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What Is Erythrasma?

Medically Reviewed by Dan Brennan, MD on May 16, 2021

Erythrasma is a skin condition that causes red or brown patches. A lot of people have erythrasma, but some people are more likely to get it. 

What Causes Erythrasma?

Erythrasma is a skin condition caused by the bacteria Corynebacterium minutissimum. Erythrasma is also called cutaneous erythrasma. It is usually an ongoing or long term health condition.

Anyone can get erythrasma, but it’s most common in adults and men. People who live in warm and humid climates are more likely to get erythrasma. It can affect other people with certain health conditions. These include people who:

  • Have poor hygiene
  • Have obesity
  • Have diabetes
  • Sweat a lot
  • Are older
  • Have a weakened immune system
  • Have other skin disorders

People who live in shared living spaces are also more likely to get erythrasma. This includes student dorms, residential nursing homes, and barracks. 

Types of Erythrasma

There are three types of cutaneous erythrasma.

Interdigital erythrasma. This type is a bacterial infection on your feet. It usually happens between your last two toes. Sometimes people also have fungal infections on the foot at the same time. 

Intertriginous erythrasma. This type affects areas where your skin touches and rubs itself. It’s most commonly seen in people who have type 2 diabetes. 

The infection usually shows up in skin folds, including:

This infection can develop between the folds of excess fat on your stomach or legs where the skin chafes.

Generalized erythrasma. This type is also called disciform. It is rare and can appear anywhere on your body. Women who live in tropical climates are more likely to get this type.

Symptoms of Erythrasma

Most people have signs of erythrasma where there’s a change in the skin. This can look like:

  • Red patches
  • Pink patches
  • Brown patches
  • Scaly skin
  • Cracking skin, especially on your feet
  • Softened or macerated skin
  • Skin that looks wrinkly

On darker skin, erythrasma can look like a patch of skin with loss of color but darker than normal edges. 

Lots of people who have erythrasma don’t have any symptoms. Some people can have burning and itchiness, particularly if there is an infection in the groin.

Diagnosis for Erythrasma

Erythrasma can look like other skin conditions, so your doctor might need to do some tests to rule these out. It can look like:

  • Tinea versicolor
  • Inverse psoriasis
  • Candidiasis
  • Dermatophytosis
  • Seborrheic dermatitis
  • Pityriasis rotunda

Wood’s lamp. The erythrasma wood’s lamp test is noninvasive and uses a lamp to shine ultraviolet light on your skin. The bacteria that cause erythrasma make compounds called porphyrins that are a red fluorescence under the light. 

Sometimes other bacteria or fungi can also show up under the light. This might give you a false positive. Your doctor might use other tests to confirm the diagnosis and rule out other problems.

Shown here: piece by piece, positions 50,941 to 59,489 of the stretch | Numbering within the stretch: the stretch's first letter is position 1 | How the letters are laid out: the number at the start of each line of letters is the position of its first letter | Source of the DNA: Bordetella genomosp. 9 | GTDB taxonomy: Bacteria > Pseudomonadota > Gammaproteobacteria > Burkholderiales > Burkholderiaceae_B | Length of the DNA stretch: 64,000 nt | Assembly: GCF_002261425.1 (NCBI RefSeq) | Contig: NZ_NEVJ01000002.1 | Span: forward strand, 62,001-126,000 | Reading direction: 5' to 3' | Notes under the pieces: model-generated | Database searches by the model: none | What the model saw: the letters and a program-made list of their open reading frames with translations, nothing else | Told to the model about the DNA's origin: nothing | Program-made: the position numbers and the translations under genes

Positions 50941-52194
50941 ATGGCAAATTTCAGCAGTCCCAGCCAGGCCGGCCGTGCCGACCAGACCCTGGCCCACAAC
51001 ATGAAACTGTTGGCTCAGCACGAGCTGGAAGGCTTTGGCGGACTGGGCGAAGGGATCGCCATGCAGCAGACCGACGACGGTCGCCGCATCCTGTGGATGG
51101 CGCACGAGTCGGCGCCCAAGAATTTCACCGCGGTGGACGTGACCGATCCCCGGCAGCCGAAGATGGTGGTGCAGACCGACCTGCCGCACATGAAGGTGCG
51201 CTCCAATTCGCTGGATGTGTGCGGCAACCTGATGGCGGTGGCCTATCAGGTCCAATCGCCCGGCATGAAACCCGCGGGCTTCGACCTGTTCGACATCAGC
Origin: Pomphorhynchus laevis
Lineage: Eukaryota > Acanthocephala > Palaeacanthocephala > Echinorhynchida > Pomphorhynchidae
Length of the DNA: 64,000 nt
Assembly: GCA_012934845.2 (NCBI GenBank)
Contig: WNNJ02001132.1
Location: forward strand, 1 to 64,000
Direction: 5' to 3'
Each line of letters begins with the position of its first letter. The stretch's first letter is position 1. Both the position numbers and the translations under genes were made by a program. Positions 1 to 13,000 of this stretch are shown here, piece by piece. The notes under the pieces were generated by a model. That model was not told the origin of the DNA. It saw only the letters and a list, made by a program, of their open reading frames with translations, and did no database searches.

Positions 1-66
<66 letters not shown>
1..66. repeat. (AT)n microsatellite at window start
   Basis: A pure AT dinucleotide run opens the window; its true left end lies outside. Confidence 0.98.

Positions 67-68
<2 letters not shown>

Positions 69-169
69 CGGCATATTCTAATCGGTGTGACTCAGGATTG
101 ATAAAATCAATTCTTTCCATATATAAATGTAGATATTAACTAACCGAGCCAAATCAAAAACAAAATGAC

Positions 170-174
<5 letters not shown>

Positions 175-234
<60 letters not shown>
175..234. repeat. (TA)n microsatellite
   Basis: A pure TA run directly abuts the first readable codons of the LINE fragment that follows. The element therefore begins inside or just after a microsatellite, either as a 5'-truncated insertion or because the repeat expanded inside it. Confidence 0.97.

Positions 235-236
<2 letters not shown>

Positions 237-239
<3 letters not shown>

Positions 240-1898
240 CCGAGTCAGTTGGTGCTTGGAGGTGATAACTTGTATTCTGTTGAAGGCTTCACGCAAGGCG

Potassium hydroxide. This test is also called a KOH preparation test. Your doctor will scrape your skin and add the pieces to a microscope slide. They will add potassium hydroxide to the skin cells and examine them under the microscope. This will help tell whether the infection is bacterial or fungal. 

Skin biopsy. Sometimes your doctor might perform a biopsy by removing a small piece of your skin and having the lab examine it. This is rare and might only be done if other tests aren’t clear or you’re not responding to treatment. 

Erythrasma Treatment

Your doctor will give you medication for your skin infection. This might be a cream, but if your infection is severe, you might also be given pills. 

Treatments for erythrasma include:

  • Fusidic acid cream
  • Clindamycin cream
  • Erythromycin cream
  • Mupirocin cream
  • Whitfield’s ointment
  • Clarithromycin pills
  • Tetracycline pills
  • Erythromycin pills
  • Benzoyl peroxide

Your doctor might recommend some other self-care practices to help your skin.

Good hygiene. Practice good hygiene practices. Keep the affected area clean and dry. You can wash your skin with regular soap or an antimicrobial soap that has aluminum chloride or chlorhexidine. 

Over-the-counter products. You can treat your erythrasma with over-the-counter products that help with itchiness and irritation. This might include hydrocortisone cream or miconazole cream.

Light clothing. If you live in a hot and humid climate, wear light and loose cotton clothing to help with sweating. This will wick the sweat off your body. Try to stay in cool areas or in the shade. Keep your house temperature cool too.

Baby powder. You can apply baby powder to areas that are always damp like your groin, armpits, or larger skin folds. 

Eat a healthy diet. Diabetes is a major contributor to getting erythrasma. It’s important to eat a healthy diet and limit sugar.  

Erythrasma is a common skin condition. Sometimes it can come back again after you’ve treated it. If your skin changes, make sure to talk to your doctor for help. 

WebMD Medical Reference

Sources

SOURCES:

American Family Physician: “Erythrasma and Common Bacterial Skin Infections.”

American Osteopathic College of Dermatology: “Erythrasma.”

Cureus: “Erythrasma Revisited: Diagnosis, Differential Diagnoses, and Comprehensive Review of Treatment.”

Groves, J. Nassereddin, A. Freeman, A. Erythrasma. StatPearls Publishing, 2021.”

Medscape: “What are the treatment options for erythrasma?”

Merck Manuals Consumer Version: “Erythrasma – Skin Disorders.”

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